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No More Smooth Sailing Sales Managers: How to Make a Splash by Managing Reps at All Levels

Ongoing management: Low performers, mid-level performers and even high performers need it. It does not assume high performance, and once high performing, it does not assume it will always continue. Everyone needs to be managed on a consistent basis. In sales, the goal of ongoing management is participation rate.

Participation rate is the percentage of sales team members who are at or above plan.  For a sales team, participation rate is easy to calculate. On a team of 10 people where four are above their sales plan on a YTD basis, the participation rate is 40 percent.

Participation rate is a statistic that is rarely scrutinized. Why? Sales managers are measured for making their quota. If the quota is $100 million, the sales manager’s goal to get each sales person to deliver an average of $10 million. Some will produce $15 million and others will produce $5 million. The sales manager only needs the total to add up to $100 million. The sales manager is incentivized to keep average performers. A sales person who only delivers 50 percent of their quota is better for the sales manager than the 0 percent they would contribute if the sales manager let them go.

Research reveals that a participation rate of 60 percent or less will give sales managers a 10 percent chance of making their revenue plan. Sales managers must aim for a high (70 percent) participation rate to have a good chance of making plan, although it is not guaranteed.

Given this, why do sales managers tolerate poor performance? What stops them from having tough conversations? Sales managers are nice. They do not want to rock the boat. Their strategy is hope.

A sales rep’s performance can be evaluated on two criteria—behavior and results. Assessing whether a sales rep is or could be delivering results is fairly straightforward. It’s a math problem. There are four performer categories a sales manager works with:

1.            High Performer = Delivers results + behaves correctly

2.            Coachable Performer = Behaves correctly but results are not yet 100 percent

3.            Tough Performer = Delivers results + behaves poorly

4.            Poor Performer = Poor results + poor behaviors

In an ideal world, a sales manager would have 100 percent High Performers. Neat concept, but it’s most likely not going to happen. The next best thing is 100 percent High Performers and Coachable Performers. This is attainable, but it’s not the norm.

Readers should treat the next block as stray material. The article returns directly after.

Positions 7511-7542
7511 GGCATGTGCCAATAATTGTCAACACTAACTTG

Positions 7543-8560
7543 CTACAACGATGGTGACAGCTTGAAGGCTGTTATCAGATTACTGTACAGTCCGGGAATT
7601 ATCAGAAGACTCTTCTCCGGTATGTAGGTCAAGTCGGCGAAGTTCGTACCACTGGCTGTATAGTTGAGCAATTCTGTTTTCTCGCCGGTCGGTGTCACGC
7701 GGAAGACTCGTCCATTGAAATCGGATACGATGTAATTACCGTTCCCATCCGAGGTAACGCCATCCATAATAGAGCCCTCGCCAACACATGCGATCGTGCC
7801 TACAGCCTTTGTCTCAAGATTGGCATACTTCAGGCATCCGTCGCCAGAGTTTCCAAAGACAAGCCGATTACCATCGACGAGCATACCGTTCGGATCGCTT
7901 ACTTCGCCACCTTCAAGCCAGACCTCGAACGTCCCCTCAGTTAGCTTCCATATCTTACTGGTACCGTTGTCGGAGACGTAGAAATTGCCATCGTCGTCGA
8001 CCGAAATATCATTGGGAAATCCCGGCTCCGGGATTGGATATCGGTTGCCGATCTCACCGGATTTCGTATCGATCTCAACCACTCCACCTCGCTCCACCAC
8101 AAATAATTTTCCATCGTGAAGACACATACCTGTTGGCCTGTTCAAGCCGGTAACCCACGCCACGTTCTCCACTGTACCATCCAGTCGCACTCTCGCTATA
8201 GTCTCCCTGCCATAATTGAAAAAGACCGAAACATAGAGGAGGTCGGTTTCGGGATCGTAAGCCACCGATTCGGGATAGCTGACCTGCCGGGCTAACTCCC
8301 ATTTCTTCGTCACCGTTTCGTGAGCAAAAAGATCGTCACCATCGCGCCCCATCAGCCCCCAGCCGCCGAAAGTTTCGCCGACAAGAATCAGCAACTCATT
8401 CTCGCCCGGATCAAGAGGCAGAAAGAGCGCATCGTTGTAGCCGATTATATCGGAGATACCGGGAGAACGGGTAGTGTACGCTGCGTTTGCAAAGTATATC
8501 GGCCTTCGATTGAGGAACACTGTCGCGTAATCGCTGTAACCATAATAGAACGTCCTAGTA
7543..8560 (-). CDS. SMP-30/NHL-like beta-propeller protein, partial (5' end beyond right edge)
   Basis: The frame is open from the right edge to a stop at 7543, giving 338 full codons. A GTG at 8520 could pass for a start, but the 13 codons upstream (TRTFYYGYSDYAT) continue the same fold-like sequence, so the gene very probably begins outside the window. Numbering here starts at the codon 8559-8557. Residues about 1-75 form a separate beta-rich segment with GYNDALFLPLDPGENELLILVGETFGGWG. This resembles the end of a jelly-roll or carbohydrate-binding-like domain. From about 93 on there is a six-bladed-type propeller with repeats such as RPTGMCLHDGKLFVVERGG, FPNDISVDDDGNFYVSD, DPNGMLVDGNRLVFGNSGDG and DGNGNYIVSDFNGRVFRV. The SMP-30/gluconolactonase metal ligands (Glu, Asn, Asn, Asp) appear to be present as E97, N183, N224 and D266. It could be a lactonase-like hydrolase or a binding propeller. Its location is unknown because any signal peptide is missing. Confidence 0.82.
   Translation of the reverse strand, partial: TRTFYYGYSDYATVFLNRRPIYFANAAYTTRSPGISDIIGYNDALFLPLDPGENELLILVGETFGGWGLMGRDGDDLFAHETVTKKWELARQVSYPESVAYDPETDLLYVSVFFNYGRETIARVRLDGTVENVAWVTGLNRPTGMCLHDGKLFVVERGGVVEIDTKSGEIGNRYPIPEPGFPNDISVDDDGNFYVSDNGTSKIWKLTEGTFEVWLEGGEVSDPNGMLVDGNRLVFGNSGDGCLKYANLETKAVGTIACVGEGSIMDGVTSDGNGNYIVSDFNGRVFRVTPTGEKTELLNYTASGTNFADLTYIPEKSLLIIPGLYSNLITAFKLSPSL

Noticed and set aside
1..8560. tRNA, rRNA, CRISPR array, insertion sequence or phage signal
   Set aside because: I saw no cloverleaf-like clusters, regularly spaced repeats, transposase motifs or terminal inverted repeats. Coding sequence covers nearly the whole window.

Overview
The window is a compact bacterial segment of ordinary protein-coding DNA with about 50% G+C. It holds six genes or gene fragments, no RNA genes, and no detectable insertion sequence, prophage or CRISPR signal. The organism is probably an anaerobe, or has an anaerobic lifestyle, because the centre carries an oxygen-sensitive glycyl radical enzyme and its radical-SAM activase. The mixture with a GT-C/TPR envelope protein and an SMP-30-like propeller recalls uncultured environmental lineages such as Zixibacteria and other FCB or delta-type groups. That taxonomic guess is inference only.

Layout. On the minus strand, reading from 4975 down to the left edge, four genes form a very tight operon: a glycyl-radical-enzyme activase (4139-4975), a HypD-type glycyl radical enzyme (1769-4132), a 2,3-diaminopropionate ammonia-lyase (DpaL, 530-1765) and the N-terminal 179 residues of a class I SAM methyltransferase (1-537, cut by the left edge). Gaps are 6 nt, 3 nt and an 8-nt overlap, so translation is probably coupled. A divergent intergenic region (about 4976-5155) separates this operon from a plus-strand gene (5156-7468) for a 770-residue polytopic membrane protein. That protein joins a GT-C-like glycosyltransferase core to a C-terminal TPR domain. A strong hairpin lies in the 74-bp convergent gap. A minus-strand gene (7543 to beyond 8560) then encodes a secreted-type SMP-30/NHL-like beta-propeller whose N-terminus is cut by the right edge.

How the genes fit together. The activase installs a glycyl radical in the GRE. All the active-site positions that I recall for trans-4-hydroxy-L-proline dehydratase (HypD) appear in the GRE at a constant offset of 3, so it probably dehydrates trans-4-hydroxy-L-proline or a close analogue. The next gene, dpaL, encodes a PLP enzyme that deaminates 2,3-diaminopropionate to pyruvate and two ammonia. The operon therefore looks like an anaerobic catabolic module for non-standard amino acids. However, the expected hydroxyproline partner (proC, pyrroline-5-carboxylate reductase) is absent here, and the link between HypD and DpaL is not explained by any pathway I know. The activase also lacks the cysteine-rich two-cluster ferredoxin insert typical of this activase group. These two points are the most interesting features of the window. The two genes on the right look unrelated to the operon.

Most leaders will have some Tough Performers and some Poor Performers. Imagine having 10 direct reports with two in these groups. That’s manageable. Now imagine four out of ten. Life is tougher, and tough moments happen on a daily basis. At six out of ten, it is probably tough to get out of bed in the morning.

Ongoing management of performers involves monthly (minimum) One-on-Ones, observational coaching with feedback, sit downs to try and help, and other daily routines to try and lift behavior as well as results. When these fail to work, that’s when it’s time for the performance conversation, which has five key steps:

1.            Set a clear standard and set milestones of performance for the direct report.

2.            Inform the direct report where they are not meeting the standard and set milestones.

3.            Give the direct report the opportunity to meet the standard and set milestones.

4.            Offer assistance to meet the standard and set milestones.

5.            Advise the direct report of the consequences of not meeting the standard and set milestones.

Sales managers know how to do this. The issue is getting up the nerve. Sales managers need to have the conversation as soon as necessary. Putting it off spares no one. Sales reps who want to be with you will step it up and improve. Those who are not capable or not interested will show themselves very quickly after the performance conversation. If things still don’t improve, the sales manager can move to the final warning, consult with HR to effectively handle the situation and determine if parting ways is required.

About Kevin Higgins

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